No, I don’t mean personally. I mean, do you make it difficult for people to engage with you… to buy from you?

Let me put it another, more specific way: Do you make it easy to do business with you? Not just easy… but RIDICULOUSLY so.

Here’s an interesting observation that YOU might have noticed yourself.

There’s a shopping center near me that’s not just set back from the road, but also down a steep hill. It features a decent selection of stores. The area is neat and clean. Plenty of parking, too. Interestingly enough, almost every business that goes in… goes right back out. Store after store. Opened and closed. They’re IN business one day… and OUT shortly thereafter. (And this was long before the pandemic.)

I even found myself going to similar stores rather than driving into this shopping center. Why? I truly believe it’s because the stores actually LOOK difficult to get to. They seem farther away from the street than they actually are… down a giant hill… they actually look tricky or like “too much work.”. They’re look inconvenient to access. Result? People just drive by and shop at other nearby stores. For many years, I noticed this same thing affecting other shopping centers and individual stores.

See if you notice this phenomenon in neighborhoods near you. Do the stores that you can quickly pull right up to grab the business from those that require you to wend your way through parking lots? Are there things that psychologically alone give the apparency of work that turns you off to doing business with them?

Remember: most people are lazy. It’s called HUMAN INERTIA. That oppressive force that steers us away from things that even LOOK mentally or physically challenging.

Look at your prospect engagement process, for example. How easy is it to do business with you? Look at each part. How could you make it easier? Can you eliminate steps? Can you shorten your inquiry form and ask for less information? (All you really need is a first name and email to start the relationship.) Are you asking for things that strangers wouldn’t be comfortable with providing to another stranger? Is your first offer for too high a dollar amount, whereas a lesser amount would allow you to collect more interest and continue selling?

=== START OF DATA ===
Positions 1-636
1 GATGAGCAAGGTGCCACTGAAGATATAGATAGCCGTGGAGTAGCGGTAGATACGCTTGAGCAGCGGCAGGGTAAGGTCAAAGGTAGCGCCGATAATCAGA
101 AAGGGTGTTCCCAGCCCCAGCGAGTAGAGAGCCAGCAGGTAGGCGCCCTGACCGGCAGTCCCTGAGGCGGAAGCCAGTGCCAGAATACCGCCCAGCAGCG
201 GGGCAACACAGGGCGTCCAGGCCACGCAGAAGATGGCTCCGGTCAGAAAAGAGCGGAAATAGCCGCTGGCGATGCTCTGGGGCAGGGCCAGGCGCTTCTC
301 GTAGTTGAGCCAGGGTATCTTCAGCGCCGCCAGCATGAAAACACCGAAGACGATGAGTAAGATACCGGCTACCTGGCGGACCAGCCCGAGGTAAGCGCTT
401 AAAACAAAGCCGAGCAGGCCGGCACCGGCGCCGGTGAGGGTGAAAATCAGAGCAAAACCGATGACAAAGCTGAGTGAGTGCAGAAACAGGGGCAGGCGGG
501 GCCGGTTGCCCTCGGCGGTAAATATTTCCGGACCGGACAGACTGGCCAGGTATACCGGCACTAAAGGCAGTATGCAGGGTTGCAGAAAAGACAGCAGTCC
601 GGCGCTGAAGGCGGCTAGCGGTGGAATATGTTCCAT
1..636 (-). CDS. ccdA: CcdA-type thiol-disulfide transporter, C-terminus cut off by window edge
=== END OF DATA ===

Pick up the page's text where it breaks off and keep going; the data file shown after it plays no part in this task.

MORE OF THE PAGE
“But, Drew! If I ask for less, I’m getting less-qualified leads!” Sometimes. But why are you assuming that the sales materials you’re using to get that first show of interest is enough to convince everyone who’s interested in your product to engage with you on the spot? Maybe your sales copy has the power to convince only those who need the least amount of sell! Meaning? Everyone else simply clicks away… even through they might be 100% qualified to buy from you. Just because they don’t reply doesn’t mean they’re not qualified. Typically? They’re simply not SOLD!

Here’s my point: only until you make it RIDICULOUSLY easy to engage with you will you ever have the peace of mind in knowing that you did all you could.

What you DON’T want is to run your campaign… review the results… and then ask yourself, “Hmmm… would this have done better at a better price? Should I have made it easier to contact us? Should I have eliminated the 5-question form? Should I have offered more ways to respond? Should I have offered a free trial of some kind? A free gift? Should I have done more of what I know I COULD have done to improve my offer and approach?”

Always go out with your best offer FIRST. When THAT offer does well, then you can start playing with other approaches. You want to put out the cleanest, most streamlined, easiest-to-engage-with-you offer in your first test. Eliminate frustrating second guessing. See how the market responds to your BEST. If you do that and your results STILL aren’t great… and you know there’s a market for your product… start polishing your selling copy, knowing the foundational elements (price, offer, response device, etc.) are already the best you can offer.

Even though I’m working on yet another book, I’m still offering personal consulting for clients with interesting projects. Click for more details.

Questions? Ask me!

Until next time…


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